The Ruby Spec Suite Compatibility Report


For a long time I wanted to show visually the compatibility of Ruby implementations with ruby/spec. This is not as easy as it sounds. First, we would like the same version of ruby/spec for all tested Ruby implementations, but in general each Ruby implementation uses a different version (except when synchronized once a month). We would like the same Ruby compatibility version (e.g., 2.6), but some Ruby implementations do not target 2.6 currently. And finally the number of specs (that is, of it examples) on a given platform should be fairly constant, which required a few fixes in ruby/spec.

As a quick recap, ruby/spec and CRuby tests are the two major test suites for Ruby compatibility. ruby/spec has the advantage that each spec example has a description of a specific behavior it tests. CRuby tests on the other hand often require to reverse-engineer a test to understand what behavior(s) it intends to test, and they are more coarse-grained. In this post I focus on ruby/spec.


In this first report I ran the specs on CRuby 2.6.6, TruffleRuby, JRuby, Opal and Artichoke on Linux. I used development versions because I want to use the same specs for all implementations when possible, along with the corresponding tags – that is specs marked as failing – which are only available from the corresponding repository’s development branch.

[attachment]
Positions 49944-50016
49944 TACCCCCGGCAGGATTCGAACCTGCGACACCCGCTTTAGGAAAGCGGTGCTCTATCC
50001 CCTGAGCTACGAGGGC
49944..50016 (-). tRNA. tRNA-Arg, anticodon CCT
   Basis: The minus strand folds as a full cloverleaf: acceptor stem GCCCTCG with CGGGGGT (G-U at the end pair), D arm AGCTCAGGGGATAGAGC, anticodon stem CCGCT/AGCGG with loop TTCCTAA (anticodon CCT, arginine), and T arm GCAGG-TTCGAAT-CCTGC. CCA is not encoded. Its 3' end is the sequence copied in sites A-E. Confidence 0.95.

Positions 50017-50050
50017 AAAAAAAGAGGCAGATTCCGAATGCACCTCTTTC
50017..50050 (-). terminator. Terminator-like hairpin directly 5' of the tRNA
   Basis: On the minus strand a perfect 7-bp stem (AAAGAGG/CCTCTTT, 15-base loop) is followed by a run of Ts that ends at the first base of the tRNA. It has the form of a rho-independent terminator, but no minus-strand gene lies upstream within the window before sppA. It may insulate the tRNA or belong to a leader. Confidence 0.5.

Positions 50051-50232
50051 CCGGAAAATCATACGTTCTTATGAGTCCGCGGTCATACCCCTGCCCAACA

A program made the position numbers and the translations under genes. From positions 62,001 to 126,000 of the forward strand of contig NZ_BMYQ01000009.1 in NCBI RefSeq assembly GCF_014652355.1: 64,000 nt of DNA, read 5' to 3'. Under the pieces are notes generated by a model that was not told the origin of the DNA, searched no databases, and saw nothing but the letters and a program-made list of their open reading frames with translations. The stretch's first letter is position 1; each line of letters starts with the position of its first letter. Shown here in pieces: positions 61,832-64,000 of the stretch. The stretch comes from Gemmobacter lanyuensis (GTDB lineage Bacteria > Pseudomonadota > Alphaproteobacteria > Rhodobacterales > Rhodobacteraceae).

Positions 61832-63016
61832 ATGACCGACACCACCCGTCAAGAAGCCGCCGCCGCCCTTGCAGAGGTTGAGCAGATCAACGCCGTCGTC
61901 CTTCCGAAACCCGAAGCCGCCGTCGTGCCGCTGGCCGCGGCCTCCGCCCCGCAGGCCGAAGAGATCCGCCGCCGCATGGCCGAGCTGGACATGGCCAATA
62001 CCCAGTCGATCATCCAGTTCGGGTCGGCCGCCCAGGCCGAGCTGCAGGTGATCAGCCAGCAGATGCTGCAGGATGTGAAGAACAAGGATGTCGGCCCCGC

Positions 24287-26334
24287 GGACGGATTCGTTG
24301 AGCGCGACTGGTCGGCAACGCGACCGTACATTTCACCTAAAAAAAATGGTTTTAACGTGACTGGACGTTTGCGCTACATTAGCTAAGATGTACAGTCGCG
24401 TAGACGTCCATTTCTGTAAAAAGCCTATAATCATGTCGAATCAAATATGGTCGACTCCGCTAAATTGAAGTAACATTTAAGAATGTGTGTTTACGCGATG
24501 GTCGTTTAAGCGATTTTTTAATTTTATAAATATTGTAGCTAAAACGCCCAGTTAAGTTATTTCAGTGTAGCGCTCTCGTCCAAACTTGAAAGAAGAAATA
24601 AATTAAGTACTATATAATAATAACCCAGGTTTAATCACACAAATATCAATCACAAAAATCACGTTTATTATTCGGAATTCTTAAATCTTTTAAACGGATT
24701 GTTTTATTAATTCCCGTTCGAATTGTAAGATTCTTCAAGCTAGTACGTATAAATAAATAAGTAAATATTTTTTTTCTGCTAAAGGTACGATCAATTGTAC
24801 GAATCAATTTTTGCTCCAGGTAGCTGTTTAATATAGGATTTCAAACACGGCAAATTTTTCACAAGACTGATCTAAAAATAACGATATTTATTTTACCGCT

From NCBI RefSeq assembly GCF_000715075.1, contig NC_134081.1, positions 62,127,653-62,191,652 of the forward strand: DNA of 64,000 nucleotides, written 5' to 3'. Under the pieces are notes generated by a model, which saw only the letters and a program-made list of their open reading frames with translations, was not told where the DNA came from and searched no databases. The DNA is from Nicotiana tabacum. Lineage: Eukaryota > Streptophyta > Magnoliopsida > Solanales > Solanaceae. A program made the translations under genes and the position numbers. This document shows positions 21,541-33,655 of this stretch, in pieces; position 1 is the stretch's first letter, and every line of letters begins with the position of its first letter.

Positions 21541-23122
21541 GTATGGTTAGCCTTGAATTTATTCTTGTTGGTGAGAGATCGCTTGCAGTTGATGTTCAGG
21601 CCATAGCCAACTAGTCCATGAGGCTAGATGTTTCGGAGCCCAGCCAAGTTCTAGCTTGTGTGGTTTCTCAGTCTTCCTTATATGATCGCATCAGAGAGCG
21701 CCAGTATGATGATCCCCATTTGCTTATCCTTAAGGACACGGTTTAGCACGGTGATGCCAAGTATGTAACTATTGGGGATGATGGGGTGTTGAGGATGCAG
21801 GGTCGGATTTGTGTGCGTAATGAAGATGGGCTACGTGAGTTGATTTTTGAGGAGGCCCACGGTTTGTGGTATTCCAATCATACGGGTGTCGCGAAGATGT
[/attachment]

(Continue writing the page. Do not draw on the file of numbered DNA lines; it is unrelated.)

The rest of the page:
The specific development versions and command lines used are shown in this gist. We use the number of examples that CRuby runs, which is always equal or slightly higher than the number of examples when running on other implementations.

The setup for running specs on Opal and on Artichoke is more complex – due to typically not having access to the real filesystem – so I used the version of ruby/spec that they import, which is older and therefore has less specs. Opal currently targets Ruby 2.5 and Artichoke is still an early Ruby implementation. They both use an include list of specs to run, and so might pass more than tested in CI. So please consider numbers for those Ruby implementations with a grain of salt.